The U.S. Fish and Wildlife Service announced today their proposal to remove the gray wolf from the list of threatened and endangered species, returning future management of the population to state and local conservation officials everywhere in the lower 48 states except in the southwest.

The announcement comes after the delisting of wolves in the Great Lakes and Rocky Mountain States. These areas have wolf populations surpassing targets by as much as 300%. On March 15th, 2013, U.S. Representative Cynthia Lummis (R-Wyo) and U.S. Senator Orrin Hatch (R-UT) led a bipartisan, bicameral letter to the Fish and Wildlife Service requesting this national delisting.

Rep. Lummis issued the following statement after the announcement:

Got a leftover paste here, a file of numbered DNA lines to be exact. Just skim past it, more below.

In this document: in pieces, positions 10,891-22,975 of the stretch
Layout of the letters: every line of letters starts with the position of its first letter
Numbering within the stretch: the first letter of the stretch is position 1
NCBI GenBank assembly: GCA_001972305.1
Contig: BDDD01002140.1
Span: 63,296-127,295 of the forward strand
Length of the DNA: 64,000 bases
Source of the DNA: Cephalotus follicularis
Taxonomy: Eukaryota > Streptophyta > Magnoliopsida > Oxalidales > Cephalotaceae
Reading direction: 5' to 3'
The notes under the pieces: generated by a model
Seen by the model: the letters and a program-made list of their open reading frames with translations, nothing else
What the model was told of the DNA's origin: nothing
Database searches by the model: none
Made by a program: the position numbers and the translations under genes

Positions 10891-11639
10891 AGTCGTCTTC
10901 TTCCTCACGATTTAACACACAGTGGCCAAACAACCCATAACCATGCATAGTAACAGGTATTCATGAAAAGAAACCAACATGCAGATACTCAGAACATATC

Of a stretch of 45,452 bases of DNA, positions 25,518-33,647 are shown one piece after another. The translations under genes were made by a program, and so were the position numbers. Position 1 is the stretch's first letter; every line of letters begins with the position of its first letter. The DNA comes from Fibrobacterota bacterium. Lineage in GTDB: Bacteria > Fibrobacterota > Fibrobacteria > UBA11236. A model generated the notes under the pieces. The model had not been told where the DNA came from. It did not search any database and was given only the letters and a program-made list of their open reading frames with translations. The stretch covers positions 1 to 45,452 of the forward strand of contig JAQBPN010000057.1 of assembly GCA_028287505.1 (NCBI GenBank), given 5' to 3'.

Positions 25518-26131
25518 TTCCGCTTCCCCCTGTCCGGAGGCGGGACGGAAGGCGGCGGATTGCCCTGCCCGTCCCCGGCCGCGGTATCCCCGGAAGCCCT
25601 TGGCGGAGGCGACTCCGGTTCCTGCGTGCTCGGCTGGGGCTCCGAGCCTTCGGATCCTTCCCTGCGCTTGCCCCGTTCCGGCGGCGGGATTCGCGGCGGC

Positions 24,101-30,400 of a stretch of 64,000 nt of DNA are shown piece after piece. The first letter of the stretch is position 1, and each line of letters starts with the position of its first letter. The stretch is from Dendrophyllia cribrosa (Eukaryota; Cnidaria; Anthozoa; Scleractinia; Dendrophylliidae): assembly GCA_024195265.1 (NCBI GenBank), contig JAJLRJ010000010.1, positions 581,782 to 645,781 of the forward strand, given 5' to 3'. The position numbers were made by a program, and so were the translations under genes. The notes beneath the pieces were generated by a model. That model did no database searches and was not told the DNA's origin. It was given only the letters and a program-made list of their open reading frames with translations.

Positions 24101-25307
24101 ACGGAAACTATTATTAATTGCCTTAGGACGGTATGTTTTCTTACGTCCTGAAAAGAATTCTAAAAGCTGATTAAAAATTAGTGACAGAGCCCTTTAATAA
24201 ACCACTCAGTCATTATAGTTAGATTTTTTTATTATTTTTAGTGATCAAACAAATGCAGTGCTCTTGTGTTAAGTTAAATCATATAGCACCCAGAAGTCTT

"I’m encouraged to see state and local species management efforts recognized for their effectiveness and efficiency. We all ought to take a moment to recognize and celebrate conservation victories like this. But tomorrow, its back to the grindstone. In the Southwest is a struggling wolf population that has not thrived – we must consider new ideas in that region. I remember all too well the isolation Wyoming has felt regarding wolves to leave my friends in New Mexico and Arizona behind. And we must be ever vigilant of the courtroom antics of those who would rather sue than celebrate a conservation success.”